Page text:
At Dalston Junction Turkish Baths men and women could use the baths simultaneously whenever the baths were open. In practice, it seems that—at least around 1887—the women’s baths were not open all the time. Although the men’s baths were open every day from eight o’clock in the morning till ten at night (noon on Sundays), the women’s baths were only open from eight o’clock till nine on Mondays and Wednesdays, till five on Fridays, and from five in the afternoon till ten o’clock on Thursdays.

Men and women paid the same admission charges, but since women did not have either a plunge pool or a smoking room, they were in effect being charged at a higher rate. A Turkish bath cost 1/6d, or 1/- for twelve tickets bought at the same time. All tickets cost 1/- after five o’clock on Thursday afternoons.

In addition to Turkish baths, there were also slipper baths for men and women. These were an important facility since few houses had running water, and then, usually, only to the extent of a single tap.

In other areas of London, as elsewhere, slipper baths were provided by those local authorities which had adopted the Public Baths and Wash-houses Acts of 1846 and 1847. These were enabling acts which allowed boroughs to borrow money to provide baths, wash-houses and, initially, open-air swimming pools. An 1847 amendment added the provision of vapour baths, and another in 1878 allowed the swimming pools to be covered in.

But Hackney only adopted the act in 1891 and its public baths in Lower Clapton Road did not open until 1897. While neighbouring Stoke Newington and Shoreditch adopted the acts even later.

Dalston Junction Turkish Baths, with its own nine slipper baths, could hardly hope to make much impact on such a shortage of baths, even in conjunction with other smaller private establishments. More relevant is that their baths were expensive compared with those provided elsewhere under the act, and so were way out of the reach of those most in need of them. In 1885, a warm bath here cost from 5d to 1/-, with the price varying according to the time of day and, usually, whether soap and towel were provided.

Shortly before the baths opened, probably towards the end of January 1882, a short illustrated article—apparently the only one—appeared in The Builder.

Externally, the building was faced with red Suffolk bricks, having arches built of the yellow clay-and-chalk bricks known as malms, and the caps, cornices, and cupola moulded in cement. There were separate doors for each sex—men entering on the left and women on the right.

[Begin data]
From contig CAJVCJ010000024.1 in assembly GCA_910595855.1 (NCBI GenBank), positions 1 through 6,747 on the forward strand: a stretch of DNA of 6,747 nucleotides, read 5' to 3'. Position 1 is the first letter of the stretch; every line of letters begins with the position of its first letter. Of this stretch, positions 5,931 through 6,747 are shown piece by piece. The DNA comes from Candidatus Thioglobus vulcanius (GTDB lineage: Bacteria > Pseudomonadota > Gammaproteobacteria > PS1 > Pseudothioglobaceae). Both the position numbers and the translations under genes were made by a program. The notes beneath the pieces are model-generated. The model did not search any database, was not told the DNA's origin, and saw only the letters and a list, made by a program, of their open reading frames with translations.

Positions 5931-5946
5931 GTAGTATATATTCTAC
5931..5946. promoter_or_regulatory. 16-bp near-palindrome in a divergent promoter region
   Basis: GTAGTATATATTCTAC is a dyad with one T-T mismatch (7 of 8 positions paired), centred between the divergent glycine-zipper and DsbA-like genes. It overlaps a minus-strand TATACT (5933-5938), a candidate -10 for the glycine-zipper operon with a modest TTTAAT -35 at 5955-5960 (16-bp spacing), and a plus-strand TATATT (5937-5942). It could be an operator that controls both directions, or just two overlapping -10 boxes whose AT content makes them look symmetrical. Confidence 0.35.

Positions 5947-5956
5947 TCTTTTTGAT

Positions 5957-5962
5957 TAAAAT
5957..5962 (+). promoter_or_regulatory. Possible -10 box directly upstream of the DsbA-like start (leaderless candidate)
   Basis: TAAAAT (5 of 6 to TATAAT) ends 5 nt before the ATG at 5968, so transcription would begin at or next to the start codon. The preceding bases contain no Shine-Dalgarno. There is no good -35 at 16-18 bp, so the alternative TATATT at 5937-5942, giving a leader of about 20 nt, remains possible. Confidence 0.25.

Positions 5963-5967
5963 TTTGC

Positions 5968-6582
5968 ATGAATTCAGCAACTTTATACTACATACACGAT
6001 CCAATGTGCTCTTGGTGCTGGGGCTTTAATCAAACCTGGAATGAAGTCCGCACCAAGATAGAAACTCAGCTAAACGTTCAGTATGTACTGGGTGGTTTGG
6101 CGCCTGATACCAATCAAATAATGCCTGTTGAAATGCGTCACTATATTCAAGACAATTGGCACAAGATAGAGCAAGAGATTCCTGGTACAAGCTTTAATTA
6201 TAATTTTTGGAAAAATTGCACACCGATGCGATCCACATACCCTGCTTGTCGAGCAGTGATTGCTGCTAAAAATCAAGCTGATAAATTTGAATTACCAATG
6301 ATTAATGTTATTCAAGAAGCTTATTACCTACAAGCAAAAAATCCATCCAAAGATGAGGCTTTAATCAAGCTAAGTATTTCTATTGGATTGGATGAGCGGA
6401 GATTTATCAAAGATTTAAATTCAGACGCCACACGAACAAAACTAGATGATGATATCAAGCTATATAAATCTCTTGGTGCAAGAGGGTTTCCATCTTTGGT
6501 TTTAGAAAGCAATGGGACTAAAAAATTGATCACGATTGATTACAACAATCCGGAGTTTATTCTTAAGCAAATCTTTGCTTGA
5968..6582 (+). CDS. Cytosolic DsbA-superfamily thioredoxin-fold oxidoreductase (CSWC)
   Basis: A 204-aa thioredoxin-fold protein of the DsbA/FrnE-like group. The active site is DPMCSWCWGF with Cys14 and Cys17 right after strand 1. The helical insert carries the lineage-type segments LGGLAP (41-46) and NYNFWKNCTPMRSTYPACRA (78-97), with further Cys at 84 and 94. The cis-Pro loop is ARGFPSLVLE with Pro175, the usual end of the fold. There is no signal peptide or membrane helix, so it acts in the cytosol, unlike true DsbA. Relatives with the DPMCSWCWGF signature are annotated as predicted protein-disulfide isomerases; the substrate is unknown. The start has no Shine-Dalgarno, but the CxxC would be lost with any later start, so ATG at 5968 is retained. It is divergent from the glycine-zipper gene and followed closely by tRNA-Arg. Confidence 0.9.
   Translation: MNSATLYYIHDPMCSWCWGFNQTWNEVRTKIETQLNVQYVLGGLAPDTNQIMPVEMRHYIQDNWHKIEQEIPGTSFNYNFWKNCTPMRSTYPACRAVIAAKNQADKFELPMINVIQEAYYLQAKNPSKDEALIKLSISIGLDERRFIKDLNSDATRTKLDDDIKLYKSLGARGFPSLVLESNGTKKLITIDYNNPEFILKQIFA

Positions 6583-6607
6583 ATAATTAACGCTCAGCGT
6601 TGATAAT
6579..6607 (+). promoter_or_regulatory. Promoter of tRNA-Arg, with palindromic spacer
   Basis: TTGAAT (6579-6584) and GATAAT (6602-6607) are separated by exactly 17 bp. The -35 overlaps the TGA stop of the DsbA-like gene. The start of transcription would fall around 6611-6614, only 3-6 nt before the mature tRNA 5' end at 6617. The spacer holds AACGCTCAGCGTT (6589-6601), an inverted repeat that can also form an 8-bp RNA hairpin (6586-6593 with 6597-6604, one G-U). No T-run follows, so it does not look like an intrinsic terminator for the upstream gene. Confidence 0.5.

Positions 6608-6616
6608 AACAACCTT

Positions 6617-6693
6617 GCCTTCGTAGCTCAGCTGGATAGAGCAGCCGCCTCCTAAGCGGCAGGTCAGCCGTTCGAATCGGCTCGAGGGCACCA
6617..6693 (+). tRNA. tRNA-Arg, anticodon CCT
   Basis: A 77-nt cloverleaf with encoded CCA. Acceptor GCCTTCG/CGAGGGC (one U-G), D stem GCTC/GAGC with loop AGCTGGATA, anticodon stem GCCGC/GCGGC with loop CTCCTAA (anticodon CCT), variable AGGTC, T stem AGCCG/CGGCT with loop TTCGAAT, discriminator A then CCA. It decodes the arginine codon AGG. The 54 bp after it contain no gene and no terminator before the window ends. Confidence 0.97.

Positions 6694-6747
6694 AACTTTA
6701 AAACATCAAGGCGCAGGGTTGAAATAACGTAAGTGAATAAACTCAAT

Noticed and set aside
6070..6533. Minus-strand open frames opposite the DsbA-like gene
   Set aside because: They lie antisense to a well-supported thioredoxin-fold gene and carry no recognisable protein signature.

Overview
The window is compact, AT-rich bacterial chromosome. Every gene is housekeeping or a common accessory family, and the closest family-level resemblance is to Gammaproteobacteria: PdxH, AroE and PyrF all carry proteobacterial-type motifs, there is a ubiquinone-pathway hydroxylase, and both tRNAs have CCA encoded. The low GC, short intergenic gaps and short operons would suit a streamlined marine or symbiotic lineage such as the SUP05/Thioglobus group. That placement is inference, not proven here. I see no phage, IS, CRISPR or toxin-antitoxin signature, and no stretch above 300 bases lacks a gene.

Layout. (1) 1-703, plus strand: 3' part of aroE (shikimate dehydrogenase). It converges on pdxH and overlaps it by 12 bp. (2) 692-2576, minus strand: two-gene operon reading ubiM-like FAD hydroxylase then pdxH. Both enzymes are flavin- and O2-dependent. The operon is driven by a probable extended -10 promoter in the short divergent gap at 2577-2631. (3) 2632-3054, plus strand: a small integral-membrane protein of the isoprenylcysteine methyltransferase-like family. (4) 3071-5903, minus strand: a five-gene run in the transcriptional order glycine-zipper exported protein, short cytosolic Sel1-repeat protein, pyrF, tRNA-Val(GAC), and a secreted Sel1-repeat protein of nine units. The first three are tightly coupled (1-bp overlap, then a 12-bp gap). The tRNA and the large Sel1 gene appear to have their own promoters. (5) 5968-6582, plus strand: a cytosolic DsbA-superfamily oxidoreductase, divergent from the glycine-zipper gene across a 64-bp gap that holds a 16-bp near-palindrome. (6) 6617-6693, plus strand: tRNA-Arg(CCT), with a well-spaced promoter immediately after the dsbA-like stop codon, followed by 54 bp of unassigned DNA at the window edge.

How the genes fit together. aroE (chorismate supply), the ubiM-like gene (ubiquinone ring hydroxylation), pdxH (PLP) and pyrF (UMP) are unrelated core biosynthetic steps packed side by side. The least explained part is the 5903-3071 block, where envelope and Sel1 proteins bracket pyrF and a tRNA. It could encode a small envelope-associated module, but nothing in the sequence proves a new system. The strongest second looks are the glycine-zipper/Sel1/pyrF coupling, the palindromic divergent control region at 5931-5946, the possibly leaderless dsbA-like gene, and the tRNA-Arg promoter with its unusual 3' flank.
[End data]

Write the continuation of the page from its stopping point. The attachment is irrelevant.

The internal layout of the building was well thought out. The hot rooms, shampooing rooms and plunge bath were in the basement. The cooling-rooms and slipper baths were on the ground floor, and the smoking room on a mezzanine floor above the offices and slipper baths. There was a large area over the cooling-room where bath linen was dried (probably next to a laundry area), and also a room for the caretaker who slept on the premises.

Bathers passed through their appropriate front door into a marble tesserae-lined waiting room where tickets were purchased through a window in the centrally placed ticket-cum-manager's office. From here, a passage led past the slipper baths and toilet to the cooling-room.

The bathrooms, six on the women’s side and three on the men’s, were lined with blue tiles, and a medical bath was available for any male patient if requested by a doctor. This unequal provision of baths was because space had to be found on the men’s side for a staircase down to the boiler, coal cellar, and 'hot water apparatus'.

Each of the two separate 32 ft x 16 ft cooling-rooms was 16 ft high, and each had seven curtained 'dressing boxes' (changing cubicles) and fourteen couches for relaxing on after the bath. Unfortunately. the final decorative scheme of these rooms is unknown since The Builder was writing before the plaster had completely dried. On days when the women's baths were closed, doors could be opened which enabled the two cooling-rooms to be combined into a much larger one for use by the men, and at the same time could make additional bathrooms available to them—an extremely sensible way of maximizing the use of available space, and one (so far) not found elsewhere.

After undressing, bathers went down a short flight of stairs to the hot rooms. These had painted dados, with the walls above being coloured. On each of the longer sides of the hot rooms were marble slabs on which bathers could recline. The first of the hot-rooms, the tepidarium, was reportedly heated to about 100ºF; the second, the calidarium, to around 120ºF and the hottest, the laconicum, to a maximum of 230ºF.

These temperatures, ascribed in The Builder, seem rather unlikely, and their reporter may have misread his notes. It is not that 230ºF (more than the boiling point of water) seems wrong in itself; dry air is not the same as vapour and today many saunas are used at higher temperatures. But the temperature of the second room seems too close to the first, and the gap between the two hottest rooms, too great. More usual might have been: 140ºF, 180ºF, and 220ºF, the range to be found at Harrogate's Royal Baths (with slight Variations over the years).

The air was heated by a boiler placed as close as possible to the hottest rooms, and at the front of the building so the coal cellar (beneath the boiler room) could be filled by a chute from the pavement outside.

Fresh air would have been drawn into the boiler room through a grille covered with a fine mesh filter. It then passed over and around the boiler while being quite separate from the boiler flue. The heated air would then pass along a duct and into the laconicum, continuing through the other hot rooms, cooling as it went, until it passed out of the building at the other end.